Regulatory obstacles to smart grids prevent reliable power

WASHINGTON, D.C. - To meet future power demand and provide quality, reliable electricity to American homes and businesses, policymakers and state regulators need to change the way electric power utilities do business now, Kurt Yeager, executive director of the Galvin Electricity Initiative, said recently.

Speaking before an audience of federal and state regulators, utilities and other industry players as part of a keynote panel during the National Electricity Delivery Forum in Washington, D.C., Yeager said that the future of the U.S.

electric power system rests upon our ability to take advantage of the technology available today and prioritizing the modernization of our unreliable, inefficient and insecure grid infrastructure.

“Our electric power system has been in a sub-prime mortgage-like era for decades,” Yeager said. “There are no technological or economical obstacles to modernizing the U.S. electric grid, only policy and regulatory barriers that must be eliminated,” said Yeager. “If states open up the electricity market and offer utilities incentives for integrating smart grid technology and giving consumers control of their own energy use, everyone will win. Consumers gain better service and a smaller carbon footprint while utilities gain much-needed upgrades and a system that is less vulnerable to cyber-attack.”

During the panel discussion, Yeager shared some of the Initiative’s key proposals that will pave the way for a more intelligent electricity grid:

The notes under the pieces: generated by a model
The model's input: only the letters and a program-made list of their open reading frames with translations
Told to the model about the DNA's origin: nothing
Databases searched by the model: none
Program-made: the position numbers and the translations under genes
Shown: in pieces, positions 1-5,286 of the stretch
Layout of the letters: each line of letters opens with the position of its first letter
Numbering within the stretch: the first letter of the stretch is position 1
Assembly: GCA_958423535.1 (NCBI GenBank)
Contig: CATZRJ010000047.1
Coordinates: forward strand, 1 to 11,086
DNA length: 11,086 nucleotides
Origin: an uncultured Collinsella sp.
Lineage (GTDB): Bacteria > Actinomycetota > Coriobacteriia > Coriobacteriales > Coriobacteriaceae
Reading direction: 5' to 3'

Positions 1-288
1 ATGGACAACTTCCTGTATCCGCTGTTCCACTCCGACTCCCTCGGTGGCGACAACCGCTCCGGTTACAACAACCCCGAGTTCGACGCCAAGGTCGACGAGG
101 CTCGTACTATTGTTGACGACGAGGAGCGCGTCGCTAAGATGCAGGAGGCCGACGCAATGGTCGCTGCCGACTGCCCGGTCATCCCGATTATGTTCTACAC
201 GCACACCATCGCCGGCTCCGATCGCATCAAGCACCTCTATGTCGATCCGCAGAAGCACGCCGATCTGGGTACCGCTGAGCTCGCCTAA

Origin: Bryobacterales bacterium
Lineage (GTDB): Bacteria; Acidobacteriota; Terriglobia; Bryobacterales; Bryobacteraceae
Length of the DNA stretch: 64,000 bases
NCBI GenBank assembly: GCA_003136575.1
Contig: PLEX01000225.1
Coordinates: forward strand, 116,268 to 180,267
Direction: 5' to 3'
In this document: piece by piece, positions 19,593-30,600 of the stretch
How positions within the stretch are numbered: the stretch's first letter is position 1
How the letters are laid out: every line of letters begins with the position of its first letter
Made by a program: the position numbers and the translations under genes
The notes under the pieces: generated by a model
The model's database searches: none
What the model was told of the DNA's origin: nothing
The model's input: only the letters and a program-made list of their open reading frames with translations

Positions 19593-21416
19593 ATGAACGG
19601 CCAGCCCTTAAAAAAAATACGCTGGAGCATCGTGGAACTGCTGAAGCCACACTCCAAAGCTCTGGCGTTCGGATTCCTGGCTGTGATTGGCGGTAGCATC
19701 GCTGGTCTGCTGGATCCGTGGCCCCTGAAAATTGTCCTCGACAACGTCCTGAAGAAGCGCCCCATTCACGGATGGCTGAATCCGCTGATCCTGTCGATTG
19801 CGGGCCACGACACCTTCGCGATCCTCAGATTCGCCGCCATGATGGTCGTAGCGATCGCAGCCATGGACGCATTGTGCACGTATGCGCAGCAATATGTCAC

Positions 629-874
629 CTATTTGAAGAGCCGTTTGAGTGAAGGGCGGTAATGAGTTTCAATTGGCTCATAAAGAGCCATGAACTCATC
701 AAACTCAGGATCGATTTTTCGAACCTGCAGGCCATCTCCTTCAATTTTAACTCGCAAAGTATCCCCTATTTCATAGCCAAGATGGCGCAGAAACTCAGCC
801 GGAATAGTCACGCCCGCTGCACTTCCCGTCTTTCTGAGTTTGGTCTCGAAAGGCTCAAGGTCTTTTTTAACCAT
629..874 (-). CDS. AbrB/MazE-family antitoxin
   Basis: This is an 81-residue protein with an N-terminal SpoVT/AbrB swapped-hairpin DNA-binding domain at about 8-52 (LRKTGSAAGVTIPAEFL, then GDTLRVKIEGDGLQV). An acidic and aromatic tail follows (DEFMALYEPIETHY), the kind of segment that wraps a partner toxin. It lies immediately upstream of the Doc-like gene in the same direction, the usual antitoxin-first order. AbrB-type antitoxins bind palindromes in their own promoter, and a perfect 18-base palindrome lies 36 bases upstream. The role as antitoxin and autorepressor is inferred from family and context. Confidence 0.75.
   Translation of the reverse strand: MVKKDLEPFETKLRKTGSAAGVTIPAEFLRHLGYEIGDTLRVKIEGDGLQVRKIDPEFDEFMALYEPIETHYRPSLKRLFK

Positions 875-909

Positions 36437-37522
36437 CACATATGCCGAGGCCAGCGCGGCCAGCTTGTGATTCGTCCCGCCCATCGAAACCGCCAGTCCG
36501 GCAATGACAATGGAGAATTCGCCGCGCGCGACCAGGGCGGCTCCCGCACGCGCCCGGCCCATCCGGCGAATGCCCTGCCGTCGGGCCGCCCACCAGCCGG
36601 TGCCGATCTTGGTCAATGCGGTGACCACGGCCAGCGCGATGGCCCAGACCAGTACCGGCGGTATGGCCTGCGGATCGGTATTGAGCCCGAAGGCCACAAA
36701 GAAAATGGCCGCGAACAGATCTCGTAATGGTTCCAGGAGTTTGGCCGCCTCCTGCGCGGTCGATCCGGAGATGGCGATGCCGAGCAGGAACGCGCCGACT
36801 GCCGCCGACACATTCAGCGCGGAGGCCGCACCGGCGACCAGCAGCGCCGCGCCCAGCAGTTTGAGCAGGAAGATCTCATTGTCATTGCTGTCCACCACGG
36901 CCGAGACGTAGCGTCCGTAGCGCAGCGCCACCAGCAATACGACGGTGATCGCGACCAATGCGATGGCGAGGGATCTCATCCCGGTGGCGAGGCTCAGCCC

The technology exists today to transform the 1950s-era grid into a smarter, reliable and efficient power system. To secure this future, state leadership is needed to remove the regulatory policy obstacles to smart grid development and implementation.

Utilities need incentives to drive grid modernization efforts. Utilities are compensated for selling more electricity, not for providing quality service or efficiency programs. States need to support “decoupling,” or separating utilities’ profits from their energy sales. Only then will utilities become motivated to offer consumers tools such as time-of-use pricing and smart meters that can reduce the escalating demand that is taxing our aging grid infrastructure, increasing emissions of dangerous pollutants. Consumers should be treated as individuals with individual needs. As with other industries that have been opened to competition and choice, given the option, most consumers will take control and reduce their energy use.

Renewable resources are an important part of our electricity generation mix, but they will not eliminate coal-generated or nuclear power. States should examine their available renewable resources for electricity generation — solar, wind, geothermal, biomass, etc. — and add them to their electricity generation portfolio. While the industry is addressing their greenhouse gas, waste and security issues, in order to meet our huge demand for electricity economically, coal and nuclear sources of electricity will remain the primary part of the generation mix. Carbon capture and sequestration has promise for yielding cleaner electricity from coal, but as a long-term goal, not a short-term solution. Since the volume of CO2 emitted by coal-fired plants that could be captured equals the amount of oil that is consumed in the United States yearly, finding a practical way to transport and store it is a complicated undertaking which is not receiving enough attention.

New transmission lines should be the last option. Technology currently exists to increase the capacity of the wires we have today. With the addition of “smart” electronic controls, transmission lines can run closer to their limits without risking overload. This will also minimize the major security and vulnerability risks that these extensive transmission networks pose to the nation today.


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